I read a new paper today titled “A Bipedal DNA Brownian Motor with Coordinated Legs”, but I find that this has prompted me to write not about what is new there — an advance in mechanical DNA nanotechnologies that is related to purely-DNA-based logic circuits — but instead about motors, Brownian motors, and their relationship to Brownian nanomachines and mechanosynthesis.
I turns out that mechanically guided synthesis doesn’t require machines with motors.
I’ve discussed how Brownian (‘self’) assembly differs from mechanically guided assembly. The advantages stem from spontaneous motion: components can reach the right position and orientation with no need for a mechanism that moves the same way. (A disadvantage, of course, is that components can also reach all the wrong destinations, so each component and its attachment site must bind together in a more-or-less unique way.)
Brownian motors also exploit random motion. For example, there’s no need to provide a steady force to move something from A to B if it will move there spontaneously and can be latched in place when it arrives. This approach makes it possible to use chemical forces that operate across only short distances (~0.1 nm) to drive a machine that takes much larger steps (>1.0 nm); the short-range force need only provide the latch. Brownian motors [pdf review] can be implemented by applying this principle in a directed, cyclic process.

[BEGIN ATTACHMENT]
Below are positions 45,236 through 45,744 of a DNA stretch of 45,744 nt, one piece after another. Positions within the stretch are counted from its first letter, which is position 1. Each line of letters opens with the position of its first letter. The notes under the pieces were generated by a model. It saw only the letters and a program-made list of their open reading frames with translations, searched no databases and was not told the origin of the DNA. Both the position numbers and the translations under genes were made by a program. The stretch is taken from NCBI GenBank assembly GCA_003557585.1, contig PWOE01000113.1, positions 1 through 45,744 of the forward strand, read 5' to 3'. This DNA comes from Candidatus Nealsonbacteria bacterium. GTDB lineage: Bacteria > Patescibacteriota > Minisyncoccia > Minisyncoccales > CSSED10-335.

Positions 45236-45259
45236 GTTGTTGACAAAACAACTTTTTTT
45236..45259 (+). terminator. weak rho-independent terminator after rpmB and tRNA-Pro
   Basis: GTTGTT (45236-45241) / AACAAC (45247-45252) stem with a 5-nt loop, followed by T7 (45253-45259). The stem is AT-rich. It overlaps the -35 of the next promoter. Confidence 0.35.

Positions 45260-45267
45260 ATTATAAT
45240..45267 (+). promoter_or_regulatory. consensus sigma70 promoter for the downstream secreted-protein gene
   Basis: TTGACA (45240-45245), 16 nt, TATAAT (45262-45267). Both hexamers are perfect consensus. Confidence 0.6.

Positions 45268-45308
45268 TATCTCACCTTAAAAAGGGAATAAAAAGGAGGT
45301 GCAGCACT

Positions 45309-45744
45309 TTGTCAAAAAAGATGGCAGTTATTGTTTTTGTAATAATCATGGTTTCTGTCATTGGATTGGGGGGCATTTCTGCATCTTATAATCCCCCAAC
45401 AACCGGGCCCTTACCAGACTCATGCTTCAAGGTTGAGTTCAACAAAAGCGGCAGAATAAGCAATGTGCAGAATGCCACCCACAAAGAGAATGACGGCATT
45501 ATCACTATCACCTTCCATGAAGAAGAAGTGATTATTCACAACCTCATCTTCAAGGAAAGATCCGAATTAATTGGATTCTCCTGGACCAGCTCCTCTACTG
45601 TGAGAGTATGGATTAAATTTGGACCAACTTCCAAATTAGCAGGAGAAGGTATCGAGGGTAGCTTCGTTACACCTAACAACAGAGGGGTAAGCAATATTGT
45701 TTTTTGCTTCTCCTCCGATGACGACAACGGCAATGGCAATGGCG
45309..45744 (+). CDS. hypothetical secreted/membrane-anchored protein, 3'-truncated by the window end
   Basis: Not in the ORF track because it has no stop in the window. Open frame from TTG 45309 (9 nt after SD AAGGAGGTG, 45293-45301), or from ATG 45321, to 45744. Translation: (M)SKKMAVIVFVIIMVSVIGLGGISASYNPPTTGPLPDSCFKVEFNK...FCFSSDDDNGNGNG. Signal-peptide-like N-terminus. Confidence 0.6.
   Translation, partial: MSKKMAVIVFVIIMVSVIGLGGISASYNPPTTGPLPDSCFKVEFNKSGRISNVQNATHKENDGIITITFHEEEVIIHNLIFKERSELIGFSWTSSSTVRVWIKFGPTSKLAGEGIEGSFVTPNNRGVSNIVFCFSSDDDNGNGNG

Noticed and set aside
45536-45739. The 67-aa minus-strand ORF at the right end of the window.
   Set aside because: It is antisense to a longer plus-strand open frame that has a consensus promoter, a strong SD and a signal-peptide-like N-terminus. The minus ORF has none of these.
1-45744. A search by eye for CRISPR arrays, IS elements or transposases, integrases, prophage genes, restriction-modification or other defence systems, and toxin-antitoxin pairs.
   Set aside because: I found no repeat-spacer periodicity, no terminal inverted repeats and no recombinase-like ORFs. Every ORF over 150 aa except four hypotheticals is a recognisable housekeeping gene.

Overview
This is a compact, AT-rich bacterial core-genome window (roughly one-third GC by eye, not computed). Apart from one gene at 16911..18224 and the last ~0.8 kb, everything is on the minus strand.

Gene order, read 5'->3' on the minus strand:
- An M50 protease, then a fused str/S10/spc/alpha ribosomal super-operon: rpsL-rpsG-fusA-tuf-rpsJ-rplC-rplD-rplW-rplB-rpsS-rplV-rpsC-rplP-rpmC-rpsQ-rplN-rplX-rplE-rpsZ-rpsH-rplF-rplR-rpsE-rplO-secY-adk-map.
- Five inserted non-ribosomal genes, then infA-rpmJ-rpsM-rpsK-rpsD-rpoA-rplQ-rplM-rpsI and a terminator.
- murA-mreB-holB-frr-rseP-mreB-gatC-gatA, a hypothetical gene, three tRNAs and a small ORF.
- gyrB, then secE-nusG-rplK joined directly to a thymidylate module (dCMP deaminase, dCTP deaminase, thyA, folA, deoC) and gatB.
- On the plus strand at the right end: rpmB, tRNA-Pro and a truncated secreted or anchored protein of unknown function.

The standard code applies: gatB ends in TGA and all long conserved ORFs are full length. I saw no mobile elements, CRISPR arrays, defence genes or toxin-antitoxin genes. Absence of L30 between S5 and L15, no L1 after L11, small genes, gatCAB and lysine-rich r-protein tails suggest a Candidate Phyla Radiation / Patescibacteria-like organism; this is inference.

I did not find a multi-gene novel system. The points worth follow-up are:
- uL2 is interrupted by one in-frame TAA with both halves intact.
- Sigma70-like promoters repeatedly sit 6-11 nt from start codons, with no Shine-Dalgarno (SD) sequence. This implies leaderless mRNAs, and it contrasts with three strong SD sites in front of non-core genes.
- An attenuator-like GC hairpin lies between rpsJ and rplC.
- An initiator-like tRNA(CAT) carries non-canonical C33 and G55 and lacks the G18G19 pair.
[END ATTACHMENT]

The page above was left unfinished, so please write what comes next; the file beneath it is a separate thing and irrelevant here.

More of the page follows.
Biomolecular motors generally operate on the Brownian principle, which is well suited for soft machines. It is sometimes asserted in learned journals that nanoscale physics somehow [wave hands here] demands that all nanoscale motors be Brownian, but this is incorrect. For a counterexample, in Nanosystems (Section 11.7, “DC motors and generators”) I described and analyzed a non-Brownian electric motor in which a rotor is charged and discharged by electron tunneling and driven by electric fields; a paper last year in Physical Review Letters reports the apparently independent rediscovery of this principle of operation and provides a detailed molecular dynamics analysis of a specific embodiment. Motors of this class can be efficient, and mechanical scaling laws permit the power density to be extraordinarily high, >10–12 W/nm3 (= 1015 W/m3).
In classic machines, motors drive motion. Nanomachines can work the same way, as I’ve discussed elsewhere, yet in mechanosynthesis, the Brownian-motor principle requires no separate motor.
The fundamental principle of mechanosynthesis is the use of mechanical constraints to guide the motion of reactive molecules, accelerating reactions where molecules encounter one another, and suppressing reactions where they do not. There is, however, no reason why a constrained motion must be driven by a motor. Brownian fluctuations can drive the motion, and a thermodynamically favored reaction can serve, in effect, as latch at the end. The motion constraint will still suppress off-path reactions, and properly constrained motions — even when free along one or more coordinates — can still result in a greatly elevated effective concentration at a target reaction site, thereby greatly accelerating the intended reaction.
Because effective mechanosynthetic constraints can be provided by machines (including soft machines) that have neither motors nor power-transmission systems, the advantages of mechanosynthesis are more accessible than has often been assumed.
See also: Molecular Assembly Lines